Chapter 162356923

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Chapter NumberXVIII
Chapter TitleA STRANGE OCCURRENCE.
Chapter Urlhttp://nla.gov.au/nla.news-article162356923
Full Date1899-03-04
Page Number38
Corrections0
Word Count1829
IllustratedN
Last Corrected0000-00-00
Newspaper TitleAdelaide Observer (SA : 1843 - 1904)
Trove TitleThe Red-Headed Man
article text

CHAPTER XVIIL—A STRANGE OC

CURRENCE. .

Educated by experience and the neces sities of his profession, Torry was not a man who lost his temper easily; but when he left Wray House he was in as great a rage as he well could be. Never had he met with so obstinate a woman as Donna Maria, or one who knew better lww to keep a secret* She steadily refused to ex plain the reason of her visit to Grent, or to reveal the conversation which had taken place between them. Threats she laughed at, persuasion she smiled at; and Torry, who flattered himself on his cunning, was forced to take his departure without gain ing her confidence. He went as wise as he came. On arriving in town, he first had something to eat, after which he visited Barrel. The novelist informed him that Lydia had duly arrived, with a sinaM box, and he had pointed her out to a detective procured from Scotland Yard. The man had followed her at once, and Darrell, hav ingf discharged his mission, had returned

home.

Tn return for this news, Torry, not with out some display of ill-temper, detailed his unsuccessful attempts to make Donna Maria confess. Darrell commiserated the detective, but could mot forbear eulogising the girl, much to Torry's disgust.

"Upon jny soul," said he, grumbling. "I believe' your sympathies are with her, merely because she has a pretty face."

"Pretty!" echoed Frank, indignantly. 'If there is one word in the English ton gue which does not apply to Donna Maria Sandoval, that word is 'pretty.' Why, mail,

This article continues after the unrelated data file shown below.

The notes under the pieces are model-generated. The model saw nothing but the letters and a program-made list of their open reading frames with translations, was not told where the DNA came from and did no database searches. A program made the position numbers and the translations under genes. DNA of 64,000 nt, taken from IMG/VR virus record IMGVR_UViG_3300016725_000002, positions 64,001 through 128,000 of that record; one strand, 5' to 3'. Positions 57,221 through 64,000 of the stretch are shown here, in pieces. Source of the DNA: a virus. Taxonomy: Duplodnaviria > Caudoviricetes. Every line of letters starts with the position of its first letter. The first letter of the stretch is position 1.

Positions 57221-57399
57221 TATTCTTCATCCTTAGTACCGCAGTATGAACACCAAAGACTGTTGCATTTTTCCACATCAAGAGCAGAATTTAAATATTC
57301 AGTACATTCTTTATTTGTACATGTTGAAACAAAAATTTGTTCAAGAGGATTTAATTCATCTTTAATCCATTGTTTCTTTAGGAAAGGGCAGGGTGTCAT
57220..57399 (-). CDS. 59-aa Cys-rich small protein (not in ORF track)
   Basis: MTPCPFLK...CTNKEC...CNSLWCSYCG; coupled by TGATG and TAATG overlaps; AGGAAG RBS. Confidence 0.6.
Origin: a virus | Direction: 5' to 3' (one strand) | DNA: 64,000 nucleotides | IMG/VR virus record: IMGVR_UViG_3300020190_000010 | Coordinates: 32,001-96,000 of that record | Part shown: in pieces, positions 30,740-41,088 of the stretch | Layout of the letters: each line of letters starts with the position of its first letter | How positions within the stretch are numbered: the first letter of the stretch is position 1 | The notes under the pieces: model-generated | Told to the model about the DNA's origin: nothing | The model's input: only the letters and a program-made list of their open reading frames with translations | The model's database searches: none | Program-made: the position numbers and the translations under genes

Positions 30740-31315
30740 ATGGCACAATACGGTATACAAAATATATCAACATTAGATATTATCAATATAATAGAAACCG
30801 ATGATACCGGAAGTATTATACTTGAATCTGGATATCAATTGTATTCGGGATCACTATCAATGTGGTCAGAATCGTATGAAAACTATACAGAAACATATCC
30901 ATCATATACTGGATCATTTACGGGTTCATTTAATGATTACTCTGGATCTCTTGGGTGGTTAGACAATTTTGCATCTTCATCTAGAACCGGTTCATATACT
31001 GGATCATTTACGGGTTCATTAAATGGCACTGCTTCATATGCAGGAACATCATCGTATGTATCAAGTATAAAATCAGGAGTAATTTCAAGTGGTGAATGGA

slie is one of the most beautiful women In the world!"

"She is certainly the most obstinate," said Ton-y'drily. "I am satisfied she knows something likely to lead to tlie de

tection of the criminal."

"Bah! that.is your fancy."

"It is my belief," insisted Tory, seriously. "Also, I am certain there is some connec tion between her and Vass."

"What do you mean?" cried Darrel, in dignant that the slightest slur should be cast on the character of the woman he wor shipped.

"Oh! you needn't get so angry," said Tony, with a shrug. "I am convinced there is 110 love affair betweep them. I'm not so sure in your case."

"Never mind me," said the novelist, blushing; " go on with exnl-iv.rPm "

"Tt is very simple. Donna Maria and Va.ss have an understanding relative to-this

murder."

"You don't believe t.liey know the assas sin ?" cried Darrel aghast.

"I don't go so far as that; but they know something of that secret Society, for the sight of the tomb-image had the same ef fect—pven a worse one— on tliem as it had ton Blake. And the Society, according to Blake, is responsible for the Grent and

Brawn murders."

"By the hand of Manuel," said Frank, "and you deny his guilt?"

"Yes, T do," reloried the detective ener getically. "But we argued that point be fore. Let it pass. To return to Vass and Donna "Maria; it is strange tlia.t they should have met in the West-Hod on the very day, so to speak, of the murder."

"An accident!" said Darrel. "The meet imr was an accident."

"Bah! I don't hclieve in those sort of ac cidents, Well, I have failed to extort the truth from the lady: perhaps the gentleman may he more amenable to reason. I shall